Bathing in Style With Popular Bathroom Curtain Designs

Bathing in Style With Popular Bathroom Curtain Designs

Where Can You Apply the Flamestitch Pattern?

Flamestitch was especially popular in the 1960s and 1970s when it was used in elements of interior design to create the psychedelic aesthetic of that era. You would see endless rows of multicolored zig-zags on rugs, drapery, as well as upholstery. Nowadays, the pattern is available in a wide range of variations and textures. The diverse variations can include asymmetrical and wave-like zigzags. Moreover, a single flamestitch piece can feature the entire colors of the rainbow and beyond.

In living rooms, you can see flamestitch on pillows that add a sense of movement to the color scheme, while area rugs donning this pattern often serve as a centerpiece item. Curtains featuring the flamestitch design can add dimension to the pattern due to their folds. Bathroom curtains can ideally feature this pattern to spruce up an otherwise cold design. A bolder choice is to have it on living room drapes.

Another unique application of flamestitch can be in dining chair upholstery, especially if the chairs themselves are rather antique; the pattern would bring them to the 21st century. A monochromatic palette such as a few shades of blue can give the dining room a European look. In the bedroom, you can incorporate this pattern into your bedsheets to bring back that psychedelic aesthetic. A brilliant idea is to use a flamestitch patterned textile to upcycle an old piece of furniture such as a deck chair. 

Chevron Pattern

Chevron goes all the way back to 1800 BCE when pottery designs in that pattern were found in a Cretian palace in modern-day Greece. Moreover, it was a commonly used design in Native American handicrafts. The pattern gets its name from the chevron insignia, which refers to a badge used to indicate military ranks. Chevron is a favorite among those who favor modern and contemporary design styles.

Modernist Patterns to Accentuate Your Furniture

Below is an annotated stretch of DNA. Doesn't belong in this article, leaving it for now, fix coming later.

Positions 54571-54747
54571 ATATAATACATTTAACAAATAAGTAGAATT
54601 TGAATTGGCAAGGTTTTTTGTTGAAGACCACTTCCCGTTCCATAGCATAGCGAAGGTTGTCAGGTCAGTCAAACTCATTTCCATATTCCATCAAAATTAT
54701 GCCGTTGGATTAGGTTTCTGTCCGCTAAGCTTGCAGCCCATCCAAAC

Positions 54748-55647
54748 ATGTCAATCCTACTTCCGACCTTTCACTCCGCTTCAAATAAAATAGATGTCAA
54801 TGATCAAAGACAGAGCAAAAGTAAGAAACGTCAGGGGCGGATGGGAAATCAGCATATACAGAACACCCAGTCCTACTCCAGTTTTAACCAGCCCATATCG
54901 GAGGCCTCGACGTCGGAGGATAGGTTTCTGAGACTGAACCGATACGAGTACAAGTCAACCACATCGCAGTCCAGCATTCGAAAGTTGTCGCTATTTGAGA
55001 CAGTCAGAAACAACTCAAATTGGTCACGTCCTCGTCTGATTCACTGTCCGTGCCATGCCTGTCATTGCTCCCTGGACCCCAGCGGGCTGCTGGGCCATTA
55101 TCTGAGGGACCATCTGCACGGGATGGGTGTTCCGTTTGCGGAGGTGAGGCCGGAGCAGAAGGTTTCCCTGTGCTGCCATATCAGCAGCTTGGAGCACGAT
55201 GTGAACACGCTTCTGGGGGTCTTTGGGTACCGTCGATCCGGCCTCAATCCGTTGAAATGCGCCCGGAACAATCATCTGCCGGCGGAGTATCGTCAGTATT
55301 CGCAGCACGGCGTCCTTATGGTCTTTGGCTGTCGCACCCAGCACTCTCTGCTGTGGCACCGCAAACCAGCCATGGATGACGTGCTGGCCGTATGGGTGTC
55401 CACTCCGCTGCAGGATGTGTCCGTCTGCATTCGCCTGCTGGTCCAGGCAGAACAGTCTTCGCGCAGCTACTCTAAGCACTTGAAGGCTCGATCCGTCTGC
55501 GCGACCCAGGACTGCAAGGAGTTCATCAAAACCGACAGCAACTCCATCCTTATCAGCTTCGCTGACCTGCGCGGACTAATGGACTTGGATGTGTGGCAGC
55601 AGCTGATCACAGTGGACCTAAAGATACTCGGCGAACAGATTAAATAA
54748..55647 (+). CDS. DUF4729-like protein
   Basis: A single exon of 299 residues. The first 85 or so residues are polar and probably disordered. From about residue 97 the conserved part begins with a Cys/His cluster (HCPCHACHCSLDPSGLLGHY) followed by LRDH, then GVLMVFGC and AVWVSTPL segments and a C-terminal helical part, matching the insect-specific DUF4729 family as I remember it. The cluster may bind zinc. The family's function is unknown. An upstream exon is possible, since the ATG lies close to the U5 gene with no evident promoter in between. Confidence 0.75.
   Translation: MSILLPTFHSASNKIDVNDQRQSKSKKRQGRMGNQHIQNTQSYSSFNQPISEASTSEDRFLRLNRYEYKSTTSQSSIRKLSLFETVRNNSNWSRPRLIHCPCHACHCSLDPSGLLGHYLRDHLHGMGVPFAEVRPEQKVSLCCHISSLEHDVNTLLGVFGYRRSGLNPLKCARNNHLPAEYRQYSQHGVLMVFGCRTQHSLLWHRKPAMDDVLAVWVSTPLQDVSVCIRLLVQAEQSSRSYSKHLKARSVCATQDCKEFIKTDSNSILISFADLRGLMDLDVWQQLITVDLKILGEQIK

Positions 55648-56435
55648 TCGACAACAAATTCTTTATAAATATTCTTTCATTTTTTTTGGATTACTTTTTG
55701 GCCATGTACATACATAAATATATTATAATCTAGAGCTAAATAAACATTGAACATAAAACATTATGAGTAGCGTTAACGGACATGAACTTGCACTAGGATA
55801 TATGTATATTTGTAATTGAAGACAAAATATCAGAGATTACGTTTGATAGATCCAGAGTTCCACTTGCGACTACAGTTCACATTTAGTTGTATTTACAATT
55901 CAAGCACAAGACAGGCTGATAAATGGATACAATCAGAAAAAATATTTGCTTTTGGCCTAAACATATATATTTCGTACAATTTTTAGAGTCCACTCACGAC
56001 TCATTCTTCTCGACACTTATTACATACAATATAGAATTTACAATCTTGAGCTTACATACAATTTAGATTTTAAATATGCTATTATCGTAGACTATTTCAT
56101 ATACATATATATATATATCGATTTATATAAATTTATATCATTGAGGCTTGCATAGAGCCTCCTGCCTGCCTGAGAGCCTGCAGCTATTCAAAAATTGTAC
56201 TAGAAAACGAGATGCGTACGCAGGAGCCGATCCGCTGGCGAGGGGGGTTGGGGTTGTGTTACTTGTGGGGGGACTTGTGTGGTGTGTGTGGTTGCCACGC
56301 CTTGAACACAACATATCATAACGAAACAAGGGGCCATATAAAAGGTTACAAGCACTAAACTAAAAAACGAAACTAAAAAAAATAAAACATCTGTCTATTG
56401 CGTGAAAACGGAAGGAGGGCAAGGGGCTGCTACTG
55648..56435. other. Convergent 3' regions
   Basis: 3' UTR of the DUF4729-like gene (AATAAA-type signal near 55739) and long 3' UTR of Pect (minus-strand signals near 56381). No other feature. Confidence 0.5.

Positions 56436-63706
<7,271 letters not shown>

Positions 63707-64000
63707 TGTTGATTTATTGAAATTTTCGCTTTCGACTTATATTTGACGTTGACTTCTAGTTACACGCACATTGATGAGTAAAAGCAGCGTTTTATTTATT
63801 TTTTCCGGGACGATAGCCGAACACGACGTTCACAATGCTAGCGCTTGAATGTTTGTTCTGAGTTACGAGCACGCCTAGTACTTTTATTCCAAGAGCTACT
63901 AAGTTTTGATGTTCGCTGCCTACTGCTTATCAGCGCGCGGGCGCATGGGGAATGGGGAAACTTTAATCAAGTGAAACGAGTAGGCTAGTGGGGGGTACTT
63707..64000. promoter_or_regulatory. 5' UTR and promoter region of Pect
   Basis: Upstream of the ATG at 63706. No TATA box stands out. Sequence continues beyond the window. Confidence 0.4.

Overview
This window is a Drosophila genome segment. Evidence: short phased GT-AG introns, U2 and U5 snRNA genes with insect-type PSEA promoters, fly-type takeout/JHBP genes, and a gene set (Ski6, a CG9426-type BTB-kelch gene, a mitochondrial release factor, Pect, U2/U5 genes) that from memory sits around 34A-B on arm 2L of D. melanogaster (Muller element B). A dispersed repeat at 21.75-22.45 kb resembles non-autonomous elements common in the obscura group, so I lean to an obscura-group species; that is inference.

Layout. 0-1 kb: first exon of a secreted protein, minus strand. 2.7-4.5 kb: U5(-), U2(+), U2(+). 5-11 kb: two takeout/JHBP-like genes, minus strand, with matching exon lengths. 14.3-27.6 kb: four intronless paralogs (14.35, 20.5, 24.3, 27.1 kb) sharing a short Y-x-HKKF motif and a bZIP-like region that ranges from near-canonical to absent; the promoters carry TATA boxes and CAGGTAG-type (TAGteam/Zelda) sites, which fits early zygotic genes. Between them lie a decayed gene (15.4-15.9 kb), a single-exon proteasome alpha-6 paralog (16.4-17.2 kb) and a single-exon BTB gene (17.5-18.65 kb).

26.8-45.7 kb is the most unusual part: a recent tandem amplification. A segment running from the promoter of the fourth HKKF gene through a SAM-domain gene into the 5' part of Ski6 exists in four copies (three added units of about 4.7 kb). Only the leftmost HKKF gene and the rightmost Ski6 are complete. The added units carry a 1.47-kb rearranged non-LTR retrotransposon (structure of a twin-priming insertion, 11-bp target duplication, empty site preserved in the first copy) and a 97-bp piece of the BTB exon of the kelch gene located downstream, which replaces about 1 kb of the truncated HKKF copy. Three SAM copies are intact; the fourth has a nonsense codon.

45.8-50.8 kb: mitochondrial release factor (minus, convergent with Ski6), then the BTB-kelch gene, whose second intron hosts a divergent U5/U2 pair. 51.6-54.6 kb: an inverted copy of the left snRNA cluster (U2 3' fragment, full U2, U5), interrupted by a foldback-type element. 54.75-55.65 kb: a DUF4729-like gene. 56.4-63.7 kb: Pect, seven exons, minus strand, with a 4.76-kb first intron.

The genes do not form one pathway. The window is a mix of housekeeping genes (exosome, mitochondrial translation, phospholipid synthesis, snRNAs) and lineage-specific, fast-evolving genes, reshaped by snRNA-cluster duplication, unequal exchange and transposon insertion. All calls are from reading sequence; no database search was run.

Modernist Patterns to Accentuate Your Furniture

What Does the Chevron Pattern Look Like?

Picture a repetitive row of the letter V. As opposed to the herringbone pattern, however, the V’s do not overlap. The ends are cut at an angle in order for them to meet head-to-head. Moreover, chevron patterns — unlike flamestitch — feature sharp lines and are perfectly symmetrical. In many cases, this pattern features only two highly contrasting colors. 

Where Can You Apply the Chevron Pattern?

The chevron pattern was particularly a go-to choice in modernist interior design — and has recently made a comeback along with that design style itself. In entryways, a chevron wall can greet guests as well as residents. In this case, the colors can be slightly toned-down in contrast in order to create a calming and welcoming effect as opposed to a bolder look — as long as they underline the furniture and other items in the area.

Add a Touch of Movement to Your Accents With Chevron

Add a Touch of Movement to Your Accents With Chevron

Moving on to the living room, you may see more of the pattern. Many foreground elements will feature chevron such as a fancy curtain to spruce up an understated wall. Pillows boasting this pattern can add style to plain upholstery. When it comes to wallpaper, the lightly toned chevron perfectly accentuates bold elements such as wall art, sconces, and corner houseplants. Nevertheless, you can’t go wrong with a sharp black and white chevron for a feature wall. In the bedroom, this pattern could feature a grayscale palette for a more soothing look — a bolder contrast doesn't really exude a sense of coziness where it is needed the most. In other rooms such as a kitchen or a dining area, however, a highly contrasting chevron can make a statement. Another perfect application for the zigzagging design is an area rug. When placed facing a doorway, a chevron rug would cleverly hint towards the next room. In hardwood flooring, you may see the chevron pattern used as an alternative to herringbone.

Written by
Dikran Seferian

Written by Dikran Seferian